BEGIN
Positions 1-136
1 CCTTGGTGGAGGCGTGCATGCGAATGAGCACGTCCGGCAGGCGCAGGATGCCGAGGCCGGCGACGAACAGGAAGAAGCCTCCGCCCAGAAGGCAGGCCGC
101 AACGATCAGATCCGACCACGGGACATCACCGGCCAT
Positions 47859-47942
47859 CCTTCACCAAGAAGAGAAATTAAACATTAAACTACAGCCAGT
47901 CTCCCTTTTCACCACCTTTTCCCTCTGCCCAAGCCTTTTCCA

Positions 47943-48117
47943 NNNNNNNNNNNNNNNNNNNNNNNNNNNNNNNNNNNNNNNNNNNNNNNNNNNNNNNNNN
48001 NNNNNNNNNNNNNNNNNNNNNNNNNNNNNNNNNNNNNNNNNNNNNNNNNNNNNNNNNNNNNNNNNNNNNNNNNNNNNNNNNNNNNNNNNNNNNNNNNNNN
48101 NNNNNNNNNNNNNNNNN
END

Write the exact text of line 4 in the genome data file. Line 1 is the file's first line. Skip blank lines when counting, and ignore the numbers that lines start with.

Positions 47859-47942